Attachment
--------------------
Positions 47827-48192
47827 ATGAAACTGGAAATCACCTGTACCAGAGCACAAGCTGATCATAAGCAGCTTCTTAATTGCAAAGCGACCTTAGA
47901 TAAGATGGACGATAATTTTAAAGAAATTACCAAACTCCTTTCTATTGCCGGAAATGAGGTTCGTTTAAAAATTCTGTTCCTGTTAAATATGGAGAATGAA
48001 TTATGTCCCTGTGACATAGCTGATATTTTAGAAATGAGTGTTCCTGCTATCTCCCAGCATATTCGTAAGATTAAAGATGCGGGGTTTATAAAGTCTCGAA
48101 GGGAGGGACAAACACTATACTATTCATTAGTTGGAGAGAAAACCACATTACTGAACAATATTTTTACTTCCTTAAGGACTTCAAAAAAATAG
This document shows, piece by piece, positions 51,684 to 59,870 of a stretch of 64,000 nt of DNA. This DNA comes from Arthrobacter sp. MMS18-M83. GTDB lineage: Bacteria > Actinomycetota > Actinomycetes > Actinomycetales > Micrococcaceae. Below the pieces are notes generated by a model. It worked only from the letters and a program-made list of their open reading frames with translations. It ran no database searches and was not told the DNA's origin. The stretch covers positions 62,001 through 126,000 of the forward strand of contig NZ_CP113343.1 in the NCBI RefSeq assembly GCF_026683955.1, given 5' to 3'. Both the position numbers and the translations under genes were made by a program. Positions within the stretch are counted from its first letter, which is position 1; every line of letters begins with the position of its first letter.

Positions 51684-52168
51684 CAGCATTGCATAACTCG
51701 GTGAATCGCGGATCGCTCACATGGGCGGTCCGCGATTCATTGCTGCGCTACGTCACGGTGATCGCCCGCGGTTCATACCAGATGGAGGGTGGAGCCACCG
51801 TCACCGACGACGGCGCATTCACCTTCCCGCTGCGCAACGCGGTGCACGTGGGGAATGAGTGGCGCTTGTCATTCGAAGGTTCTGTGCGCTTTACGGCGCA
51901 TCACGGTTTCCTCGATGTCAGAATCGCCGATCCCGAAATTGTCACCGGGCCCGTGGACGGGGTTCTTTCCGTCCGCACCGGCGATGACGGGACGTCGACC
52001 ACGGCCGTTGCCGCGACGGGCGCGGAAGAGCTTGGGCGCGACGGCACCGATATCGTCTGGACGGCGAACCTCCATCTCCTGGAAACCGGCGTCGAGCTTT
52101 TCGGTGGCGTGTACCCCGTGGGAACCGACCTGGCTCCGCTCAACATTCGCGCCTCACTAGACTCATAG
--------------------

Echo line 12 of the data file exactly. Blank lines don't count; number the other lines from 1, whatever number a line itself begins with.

52001 ACGGCCGTTGCCGCGACGGGCGCGGAAGAGCTTGGGCGCGACGGCACCGATATCGTCTGGACGGCGAACCTCCATCTCCTGGAAACCGGCGTCGAGCTTT